FOAF-a-Matic Translations: More Coming, and How It Works

I’ve just added a comment to Danny’sTranslator exchange for open projects” LazyWeb entry, asking for additional translations of the FOAF-a-Matic. Having a simple bulletin board like this is a great idea. Here’s hoping that it gets some more linkage and pulls in more project requests and translators offering their services.
I’ve already followed-up Diane Panek’s offering of Filipino/Tagalog translation. And, if you’re a dufus like me, then you’ll be interested to know that Tagalog is “…the second most commonly-spoken Asian language (after Chinese) in the United States, and the sixth non-English language spoken in America“. More information available here.
I’ve also had a nice email from Minsu Jang who has offered me a Korean version of the FOAF-a-Matic. I’ve mailed Minsu with instructions, which basically boil down to translating this file.
For the techies out there, here’s some details about how I generate a new version of the application…

The FOAF-a-Matic application has been broken down into a simple XML template. This is basically a well-formed HTML version of the original page with all of the fixed test replaced with elements from a template language I made up. Basically there’s one element for each block of text, e.g. fmt:author, fmt:introduction. There are also field tags (fmt:field) which identify a particular form field.
The text for a specific language version of the application is stored in a separate document, e.g. en.xml. These files just tag up the various blocks of text and fields. Passing one of these file, plus the main page template to this XSLT transformation will generate an HTML version of the application with all the text substituted in the correct locations.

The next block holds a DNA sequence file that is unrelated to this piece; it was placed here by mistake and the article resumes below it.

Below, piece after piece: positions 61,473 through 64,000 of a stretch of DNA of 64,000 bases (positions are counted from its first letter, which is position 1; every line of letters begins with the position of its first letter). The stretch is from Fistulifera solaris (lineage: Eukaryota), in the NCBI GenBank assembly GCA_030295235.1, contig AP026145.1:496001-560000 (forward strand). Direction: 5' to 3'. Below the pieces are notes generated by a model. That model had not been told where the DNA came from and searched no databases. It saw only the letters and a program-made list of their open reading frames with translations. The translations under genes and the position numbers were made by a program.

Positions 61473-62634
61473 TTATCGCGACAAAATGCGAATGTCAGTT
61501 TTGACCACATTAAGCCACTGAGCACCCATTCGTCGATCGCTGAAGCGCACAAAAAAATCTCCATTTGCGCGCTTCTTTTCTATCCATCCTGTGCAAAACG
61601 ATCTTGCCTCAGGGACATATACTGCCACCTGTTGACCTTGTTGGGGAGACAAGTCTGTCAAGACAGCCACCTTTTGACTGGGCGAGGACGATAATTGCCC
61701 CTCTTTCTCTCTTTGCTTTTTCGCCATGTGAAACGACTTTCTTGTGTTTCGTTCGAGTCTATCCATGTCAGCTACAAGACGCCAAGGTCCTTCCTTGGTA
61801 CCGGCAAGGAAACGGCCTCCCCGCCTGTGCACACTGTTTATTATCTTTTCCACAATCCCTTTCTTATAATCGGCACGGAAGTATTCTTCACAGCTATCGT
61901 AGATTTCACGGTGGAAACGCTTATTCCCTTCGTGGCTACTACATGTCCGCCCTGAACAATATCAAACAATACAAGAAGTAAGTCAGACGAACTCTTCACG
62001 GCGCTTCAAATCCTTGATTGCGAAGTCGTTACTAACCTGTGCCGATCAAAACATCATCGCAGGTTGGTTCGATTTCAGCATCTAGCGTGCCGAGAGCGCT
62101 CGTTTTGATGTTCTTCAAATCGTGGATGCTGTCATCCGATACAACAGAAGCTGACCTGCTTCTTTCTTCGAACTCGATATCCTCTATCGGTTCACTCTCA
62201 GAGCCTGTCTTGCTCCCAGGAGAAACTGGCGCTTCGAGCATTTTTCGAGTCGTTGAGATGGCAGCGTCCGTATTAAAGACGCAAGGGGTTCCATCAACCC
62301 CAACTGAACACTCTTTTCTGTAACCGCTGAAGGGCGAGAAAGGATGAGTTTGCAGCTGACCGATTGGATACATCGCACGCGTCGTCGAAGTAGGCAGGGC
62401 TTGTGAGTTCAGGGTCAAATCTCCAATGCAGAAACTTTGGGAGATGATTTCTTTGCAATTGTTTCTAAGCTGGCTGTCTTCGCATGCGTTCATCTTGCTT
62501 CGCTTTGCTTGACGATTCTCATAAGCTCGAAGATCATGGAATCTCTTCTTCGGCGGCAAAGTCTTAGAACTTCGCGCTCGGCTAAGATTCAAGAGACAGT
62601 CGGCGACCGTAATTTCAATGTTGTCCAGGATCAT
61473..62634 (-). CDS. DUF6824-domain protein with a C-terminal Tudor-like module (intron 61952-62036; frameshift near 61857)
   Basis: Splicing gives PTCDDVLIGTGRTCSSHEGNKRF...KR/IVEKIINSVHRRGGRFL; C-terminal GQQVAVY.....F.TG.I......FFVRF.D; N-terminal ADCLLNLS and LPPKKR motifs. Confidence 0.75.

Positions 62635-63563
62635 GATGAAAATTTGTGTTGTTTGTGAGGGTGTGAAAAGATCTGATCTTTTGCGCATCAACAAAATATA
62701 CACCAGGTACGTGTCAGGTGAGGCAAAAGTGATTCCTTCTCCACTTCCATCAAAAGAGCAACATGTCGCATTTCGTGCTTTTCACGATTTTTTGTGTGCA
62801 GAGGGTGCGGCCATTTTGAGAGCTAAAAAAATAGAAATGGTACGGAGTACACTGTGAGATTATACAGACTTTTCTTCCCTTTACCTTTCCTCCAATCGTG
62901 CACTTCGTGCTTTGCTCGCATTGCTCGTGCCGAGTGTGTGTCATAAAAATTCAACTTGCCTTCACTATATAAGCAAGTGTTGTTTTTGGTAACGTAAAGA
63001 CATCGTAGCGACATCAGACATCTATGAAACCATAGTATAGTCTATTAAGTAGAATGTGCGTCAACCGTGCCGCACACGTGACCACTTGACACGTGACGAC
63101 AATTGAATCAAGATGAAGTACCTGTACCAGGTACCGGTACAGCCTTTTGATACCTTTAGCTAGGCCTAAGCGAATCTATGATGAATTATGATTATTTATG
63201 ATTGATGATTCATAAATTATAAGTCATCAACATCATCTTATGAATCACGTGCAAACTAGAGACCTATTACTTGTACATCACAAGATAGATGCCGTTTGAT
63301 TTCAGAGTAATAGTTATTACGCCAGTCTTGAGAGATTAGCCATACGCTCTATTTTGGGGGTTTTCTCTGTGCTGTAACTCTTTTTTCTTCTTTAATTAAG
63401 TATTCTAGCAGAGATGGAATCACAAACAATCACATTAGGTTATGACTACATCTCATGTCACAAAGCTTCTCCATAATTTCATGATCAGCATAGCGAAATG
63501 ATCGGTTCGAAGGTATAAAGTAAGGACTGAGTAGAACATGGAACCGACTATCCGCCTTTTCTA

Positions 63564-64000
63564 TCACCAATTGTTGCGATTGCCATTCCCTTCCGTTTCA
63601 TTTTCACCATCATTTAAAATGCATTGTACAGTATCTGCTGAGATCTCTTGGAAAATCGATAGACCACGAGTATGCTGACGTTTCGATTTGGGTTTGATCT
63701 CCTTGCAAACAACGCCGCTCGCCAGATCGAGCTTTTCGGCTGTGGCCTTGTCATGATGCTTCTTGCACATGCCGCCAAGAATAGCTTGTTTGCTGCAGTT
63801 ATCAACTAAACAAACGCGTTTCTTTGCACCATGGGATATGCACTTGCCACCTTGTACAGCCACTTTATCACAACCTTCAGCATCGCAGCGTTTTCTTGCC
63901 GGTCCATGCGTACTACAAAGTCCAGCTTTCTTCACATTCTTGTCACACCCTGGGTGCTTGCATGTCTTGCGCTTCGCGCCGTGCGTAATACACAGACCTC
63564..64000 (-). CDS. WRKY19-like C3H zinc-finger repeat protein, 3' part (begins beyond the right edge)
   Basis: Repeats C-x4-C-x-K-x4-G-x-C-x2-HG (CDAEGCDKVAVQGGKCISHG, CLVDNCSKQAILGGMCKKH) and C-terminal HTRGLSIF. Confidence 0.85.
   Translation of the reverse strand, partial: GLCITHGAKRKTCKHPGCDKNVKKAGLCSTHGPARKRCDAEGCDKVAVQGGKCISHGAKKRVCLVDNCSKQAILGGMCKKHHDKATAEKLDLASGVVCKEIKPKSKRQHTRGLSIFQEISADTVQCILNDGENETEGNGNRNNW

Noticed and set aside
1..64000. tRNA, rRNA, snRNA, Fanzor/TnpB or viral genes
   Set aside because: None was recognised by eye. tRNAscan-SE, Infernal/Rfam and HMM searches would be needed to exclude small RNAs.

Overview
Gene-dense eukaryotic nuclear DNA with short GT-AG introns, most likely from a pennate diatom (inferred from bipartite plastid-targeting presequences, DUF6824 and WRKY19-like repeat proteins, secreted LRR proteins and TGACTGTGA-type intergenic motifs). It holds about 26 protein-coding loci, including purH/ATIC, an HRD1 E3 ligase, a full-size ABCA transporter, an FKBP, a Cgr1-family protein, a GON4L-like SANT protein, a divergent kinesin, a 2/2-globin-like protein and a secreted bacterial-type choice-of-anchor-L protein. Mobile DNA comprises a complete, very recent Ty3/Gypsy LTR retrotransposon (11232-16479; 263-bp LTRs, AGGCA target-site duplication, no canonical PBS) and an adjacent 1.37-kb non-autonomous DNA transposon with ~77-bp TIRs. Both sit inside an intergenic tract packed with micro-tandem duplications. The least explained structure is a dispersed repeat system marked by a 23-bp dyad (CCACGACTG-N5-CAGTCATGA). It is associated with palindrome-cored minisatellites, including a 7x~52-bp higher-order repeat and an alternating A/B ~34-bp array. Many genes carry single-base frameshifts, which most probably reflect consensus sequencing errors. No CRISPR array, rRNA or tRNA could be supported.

There’s a second transformation step that generates a Javascript file containing the text for various pop-up messages generated by the application. E.g. when a required field isn’t filled in. Here’s the English version. Having this as a two-stage process isn’t strictly required, but I wanted to avoid embedding as much Javascript in the main page as possible.
The two stage process is controlled by a simple Ant build script. This could probably do with being tidied up a little.
Not necessarily the perfect way to handle internationalisation but it was built during a lunch-hour and does the job nicely. The same technique could be applied to other Javascript/HTML applications easily enough.

3 thoughts on “FOAF-a-Matic Translations: More Coming, and How It Works

  1. Hi Leigh, how are you?
    I’ve make a mistake and I send a trackback that it’s wrong. Is the one tracked at August 22, 2003 11:06 PM
    If you can, please, remove it. Thanks, nice post.

Comments are closed.